Ten days of pessimism flared into gold’s worst rout since 1980 this week, with selling so strong it knocked the world’s third-biggest exchange-traded fund further below its asset value than any time in a year.
While shares of the SPDR Gold Trust (GLD) fell 14 percent since the start of April, the contraction in its market value was six percentage points more as investors bailed out of shares during the decline. Selling pressure on April 15 sent the ETF more than 3 percent below the fund’s net asset value, the biggest discount since February 2012, according to data compiled by Bloomberg.
Investors whose purchases more than doubled the fund’s capitalization since 2008 were just as eager to sell amid signs of weakening economic growth in China and liquidation by central banks. The SPDR Gold Trust (GLD), which balances supply and demand by creating and redeeming shares, has pulled more stock from the market this year than ever before.
“You had a bunch of things hit simultaneously that caused all those twitching investors to pull the trigger,” said Michael Cuggino, who manages more than $15 billion at Permanent Portfolio (PRPFX:US) Family of Funds Inc. in San Francisco. “It’s affecting the gold market because that ETF no longer needs that gold to support that share count and it’s being unloaded into the marketplace.”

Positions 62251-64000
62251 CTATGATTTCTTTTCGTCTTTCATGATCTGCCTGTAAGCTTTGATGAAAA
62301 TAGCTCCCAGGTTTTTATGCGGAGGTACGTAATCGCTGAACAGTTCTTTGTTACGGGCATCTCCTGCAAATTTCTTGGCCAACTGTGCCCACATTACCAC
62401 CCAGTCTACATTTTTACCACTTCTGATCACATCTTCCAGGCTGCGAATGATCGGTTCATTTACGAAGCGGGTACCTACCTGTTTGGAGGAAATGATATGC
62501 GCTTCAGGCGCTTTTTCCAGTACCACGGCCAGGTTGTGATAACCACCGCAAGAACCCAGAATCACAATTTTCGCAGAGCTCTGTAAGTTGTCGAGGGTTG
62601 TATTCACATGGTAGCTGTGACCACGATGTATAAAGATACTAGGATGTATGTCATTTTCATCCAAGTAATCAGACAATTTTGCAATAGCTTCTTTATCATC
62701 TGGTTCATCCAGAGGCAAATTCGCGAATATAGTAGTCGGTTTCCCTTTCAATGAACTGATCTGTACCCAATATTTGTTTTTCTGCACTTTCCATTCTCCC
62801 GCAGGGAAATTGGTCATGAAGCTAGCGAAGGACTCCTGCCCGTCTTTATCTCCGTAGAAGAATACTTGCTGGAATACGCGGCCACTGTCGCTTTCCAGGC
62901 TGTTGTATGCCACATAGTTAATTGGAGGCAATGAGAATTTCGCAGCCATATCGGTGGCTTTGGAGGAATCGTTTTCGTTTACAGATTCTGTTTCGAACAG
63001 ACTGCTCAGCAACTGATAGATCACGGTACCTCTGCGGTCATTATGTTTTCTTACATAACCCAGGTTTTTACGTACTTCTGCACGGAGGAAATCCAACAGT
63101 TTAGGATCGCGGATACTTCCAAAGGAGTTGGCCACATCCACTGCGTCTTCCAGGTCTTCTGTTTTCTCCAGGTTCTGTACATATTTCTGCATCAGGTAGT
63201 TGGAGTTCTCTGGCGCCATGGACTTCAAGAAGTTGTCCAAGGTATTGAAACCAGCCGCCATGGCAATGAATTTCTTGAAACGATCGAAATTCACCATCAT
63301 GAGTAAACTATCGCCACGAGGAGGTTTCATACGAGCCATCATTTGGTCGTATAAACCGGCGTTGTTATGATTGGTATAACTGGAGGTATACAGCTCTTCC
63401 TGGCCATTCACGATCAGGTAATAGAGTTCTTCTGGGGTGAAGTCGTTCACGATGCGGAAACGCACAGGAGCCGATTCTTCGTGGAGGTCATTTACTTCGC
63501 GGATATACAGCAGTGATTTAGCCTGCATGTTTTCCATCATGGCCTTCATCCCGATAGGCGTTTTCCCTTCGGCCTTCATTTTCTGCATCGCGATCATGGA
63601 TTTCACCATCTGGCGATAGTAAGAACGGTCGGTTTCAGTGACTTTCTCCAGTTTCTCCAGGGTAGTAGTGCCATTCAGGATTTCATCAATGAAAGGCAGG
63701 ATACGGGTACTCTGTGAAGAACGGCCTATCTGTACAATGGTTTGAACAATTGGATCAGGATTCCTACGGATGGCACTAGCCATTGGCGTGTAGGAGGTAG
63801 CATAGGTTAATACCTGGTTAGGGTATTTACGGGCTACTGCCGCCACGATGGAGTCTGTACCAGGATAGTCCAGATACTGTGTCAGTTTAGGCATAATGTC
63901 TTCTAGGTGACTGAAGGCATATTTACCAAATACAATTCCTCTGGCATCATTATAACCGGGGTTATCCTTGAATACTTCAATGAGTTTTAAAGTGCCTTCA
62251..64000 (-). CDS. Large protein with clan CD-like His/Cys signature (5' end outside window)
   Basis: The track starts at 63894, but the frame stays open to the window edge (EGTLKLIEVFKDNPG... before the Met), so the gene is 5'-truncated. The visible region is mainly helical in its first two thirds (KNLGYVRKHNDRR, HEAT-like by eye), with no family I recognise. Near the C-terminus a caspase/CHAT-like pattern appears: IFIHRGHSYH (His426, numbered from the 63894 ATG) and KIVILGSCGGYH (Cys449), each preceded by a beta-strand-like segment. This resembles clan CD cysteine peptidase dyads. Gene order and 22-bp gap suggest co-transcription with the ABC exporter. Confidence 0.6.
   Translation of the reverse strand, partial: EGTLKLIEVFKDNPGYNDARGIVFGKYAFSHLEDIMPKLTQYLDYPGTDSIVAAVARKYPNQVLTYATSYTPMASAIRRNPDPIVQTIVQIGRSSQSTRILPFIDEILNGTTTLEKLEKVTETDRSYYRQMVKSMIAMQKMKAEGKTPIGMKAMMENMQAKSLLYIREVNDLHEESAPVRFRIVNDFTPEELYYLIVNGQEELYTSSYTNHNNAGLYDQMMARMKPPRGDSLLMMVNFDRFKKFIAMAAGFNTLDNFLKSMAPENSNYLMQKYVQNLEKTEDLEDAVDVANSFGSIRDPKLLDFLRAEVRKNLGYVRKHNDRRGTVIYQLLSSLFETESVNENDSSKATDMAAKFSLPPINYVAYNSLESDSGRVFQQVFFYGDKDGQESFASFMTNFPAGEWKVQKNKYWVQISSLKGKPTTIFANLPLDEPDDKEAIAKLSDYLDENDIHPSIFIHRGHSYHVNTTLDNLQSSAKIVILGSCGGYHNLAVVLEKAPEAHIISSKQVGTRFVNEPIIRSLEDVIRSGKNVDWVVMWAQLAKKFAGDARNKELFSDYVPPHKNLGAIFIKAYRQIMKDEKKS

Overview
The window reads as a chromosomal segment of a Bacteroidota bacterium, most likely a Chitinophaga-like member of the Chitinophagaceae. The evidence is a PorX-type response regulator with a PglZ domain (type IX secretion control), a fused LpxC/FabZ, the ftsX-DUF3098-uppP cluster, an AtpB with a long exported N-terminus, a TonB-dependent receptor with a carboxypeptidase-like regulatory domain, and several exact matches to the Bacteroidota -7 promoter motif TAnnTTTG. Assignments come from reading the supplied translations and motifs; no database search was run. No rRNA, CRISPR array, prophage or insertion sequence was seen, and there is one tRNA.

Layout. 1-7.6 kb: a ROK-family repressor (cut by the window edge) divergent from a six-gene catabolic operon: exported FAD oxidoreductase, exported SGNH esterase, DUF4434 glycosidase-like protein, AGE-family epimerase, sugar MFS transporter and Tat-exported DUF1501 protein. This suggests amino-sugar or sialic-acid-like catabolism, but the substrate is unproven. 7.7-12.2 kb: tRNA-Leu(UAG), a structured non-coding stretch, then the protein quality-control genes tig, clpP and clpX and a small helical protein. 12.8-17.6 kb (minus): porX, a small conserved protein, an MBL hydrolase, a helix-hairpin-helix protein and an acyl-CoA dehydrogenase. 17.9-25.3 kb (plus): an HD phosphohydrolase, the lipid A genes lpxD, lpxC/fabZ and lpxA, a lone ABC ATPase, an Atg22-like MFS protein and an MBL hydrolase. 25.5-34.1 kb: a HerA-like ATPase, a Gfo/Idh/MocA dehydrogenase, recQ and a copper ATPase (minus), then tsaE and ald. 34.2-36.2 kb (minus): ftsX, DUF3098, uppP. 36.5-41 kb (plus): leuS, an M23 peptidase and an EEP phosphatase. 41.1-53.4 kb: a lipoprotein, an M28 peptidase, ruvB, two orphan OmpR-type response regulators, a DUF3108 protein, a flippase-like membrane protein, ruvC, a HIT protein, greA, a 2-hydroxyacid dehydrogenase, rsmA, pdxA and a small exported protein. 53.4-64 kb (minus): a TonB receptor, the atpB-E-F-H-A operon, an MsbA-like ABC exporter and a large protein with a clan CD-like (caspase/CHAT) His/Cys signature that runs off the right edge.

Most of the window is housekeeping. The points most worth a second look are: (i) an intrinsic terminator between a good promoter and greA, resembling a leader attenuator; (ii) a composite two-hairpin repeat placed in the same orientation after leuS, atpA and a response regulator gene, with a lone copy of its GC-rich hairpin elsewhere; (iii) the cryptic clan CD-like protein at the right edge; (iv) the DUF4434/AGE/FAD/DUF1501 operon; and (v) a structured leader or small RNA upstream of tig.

A tumble that had erased 2.2 percent of the gold ETF this month through April 11 snowballed as growth in China weakened, Goldman Sachs Group Inc. recommended selling the metal and speculation increased that the U.S. Federal Reserve will taper off its bond buying program.
Gold futures on the Comex in New York lost 4.7 percent last week and plunged 9.3 percent to $1,361.10 an ounce on April 15, the biggest drop since 1980. While bullion rebounded 1.9 percent yesterday, it is still down 27 percent from a record close of $1,891.90 in August 2011. Gold for June delivery fell 0.7 percent to $1,378.52 at 1:04 p.m. New York time today, while the gold ETF advanced 0.3 percent to $133.23.